One video that caught my attention recently is this one, Trump getting onto a plane and abandoning his umbrella at the door. He makes no effort to fold it up, (he may not know how), he recognises it is too wide to get through the aeroplane door, so he simply drops it at the top of the stairs and walks off. A few seconds later an aide (presumably) walks around it, before finally a second umbrella-experienced aide, deftly puts it down.
At first, it’s funny. Trump seems to have a thing about rain; see last weekend’s non-attendance at the Armistice Remembrance event (apparently because it was raining) and numerous pictures of his ‘umbrella hogging’. It’s one more illustration of his self-importance, see also here.
At second glance, however, it’s not really that funny, it’s metaphoric. This has served my immediate purpose, now I can throw it away. This central Trumpian approach can be seen in different ways, his attitude to the environment for example; don’t think about long term damage, find easy solutions in the present. It can be seen in his attitude to staff, detailed analysis can be see here; Trump’s staff turnover in his first year isn’t far off the total turnover for each of the previous five presidents. His constant hiring and firing suggests that people are as expendable as that umbrella. This approach can also be seen in his communication; whatever suits an immediate purpose he’ll say, if he needs to say something different later, he’ll change it. I don’t see any reason why it would be Russia, no wait, why it wouldn’t be Russia…
I wrote on Facebook recently that Trump has to be the ultimate overachiever; never has someone so limited in capacity attained an office with so much power and influence. (George W Bush is looking better, minute by minute.) But Trump might also have achieved some kind of record height (or depth) in selfishness. He is 72 years old. We don’t know how fit he is, because he lied about that too, but he’s definitely towards the end of his life. He won’t see the long-term effects of withdrawing from the Paris Agreement on climate change, or reducing access to health care for millions of Americans, or tearing up trade agreements, or peace agreements, or inciting racial prejudice, or ignoring the need for gun legislation reform. I can only assume none of that matters to him; as long as your actions serve your purpose now, the future is someone else’s problem.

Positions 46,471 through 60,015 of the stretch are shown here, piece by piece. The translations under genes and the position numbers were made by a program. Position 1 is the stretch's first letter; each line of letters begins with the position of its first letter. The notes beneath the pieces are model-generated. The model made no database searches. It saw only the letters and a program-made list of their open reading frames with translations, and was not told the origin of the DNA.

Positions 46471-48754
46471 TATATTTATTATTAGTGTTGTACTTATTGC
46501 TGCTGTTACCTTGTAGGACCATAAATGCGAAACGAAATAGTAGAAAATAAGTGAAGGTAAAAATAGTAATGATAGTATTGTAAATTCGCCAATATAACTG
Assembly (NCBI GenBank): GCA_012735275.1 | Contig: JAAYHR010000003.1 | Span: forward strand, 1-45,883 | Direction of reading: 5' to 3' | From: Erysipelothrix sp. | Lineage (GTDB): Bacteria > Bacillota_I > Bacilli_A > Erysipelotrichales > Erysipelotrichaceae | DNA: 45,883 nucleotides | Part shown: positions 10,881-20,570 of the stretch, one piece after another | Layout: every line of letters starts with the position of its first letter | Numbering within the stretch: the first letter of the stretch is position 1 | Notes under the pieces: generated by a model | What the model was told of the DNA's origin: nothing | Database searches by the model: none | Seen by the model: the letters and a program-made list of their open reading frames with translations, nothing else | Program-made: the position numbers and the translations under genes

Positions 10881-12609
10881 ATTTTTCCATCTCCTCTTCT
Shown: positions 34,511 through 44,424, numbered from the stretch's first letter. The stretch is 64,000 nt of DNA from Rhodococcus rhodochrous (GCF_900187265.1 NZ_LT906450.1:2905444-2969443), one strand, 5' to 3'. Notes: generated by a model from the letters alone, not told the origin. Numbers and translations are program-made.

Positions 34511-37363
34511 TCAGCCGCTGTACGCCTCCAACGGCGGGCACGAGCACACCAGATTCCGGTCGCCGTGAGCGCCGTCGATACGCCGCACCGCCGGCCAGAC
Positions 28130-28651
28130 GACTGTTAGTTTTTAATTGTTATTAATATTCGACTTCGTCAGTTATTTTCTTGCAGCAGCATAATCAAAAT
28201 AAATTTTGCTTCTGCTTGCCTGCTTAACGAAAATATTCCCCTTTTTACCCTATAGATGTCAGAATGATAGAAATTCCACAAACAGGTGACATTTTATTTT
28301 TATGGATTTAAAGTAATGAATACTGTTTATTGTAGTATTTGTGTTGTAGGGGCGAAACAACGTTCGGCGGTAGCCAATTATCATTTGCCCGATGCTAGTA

Leadership is about doing the right thing in the long run, even if it’s unpopular in the short term. (Arlene, Michelle, could I invite you to reflect on this?) Trump doesn’t demonstrate leadership, he demonstrates cowardice.
But the rest of us don’t get off the hook. What am I leaving behind, is a good question that can apply to different contexts. Environmentally, what effect will our habits of consumption and disposal have on future generations? The recent Greenpeace ‘banned’ advert is a case in point. Northern Ireland is about to enter its third year with no government. While I’d like our politicians to change that, we, the electorate, voted for them because of the platforms they stood on. They didn’t propose co-operation and compromise, so we have to bear some responsibility for the mess we’re in. What effect will our choices now, have on future generations? Personally too, what are we modelling to the people closest to us? Actions communicate values; what do our actions say about the importance of work, or money, or the value of relationships? What are we passing on? Compassion, generosity, patience, empathy, forgiveness, hospitality?
When we ‘go’ -in whatever way you want to interpret that- what are we leaving behind?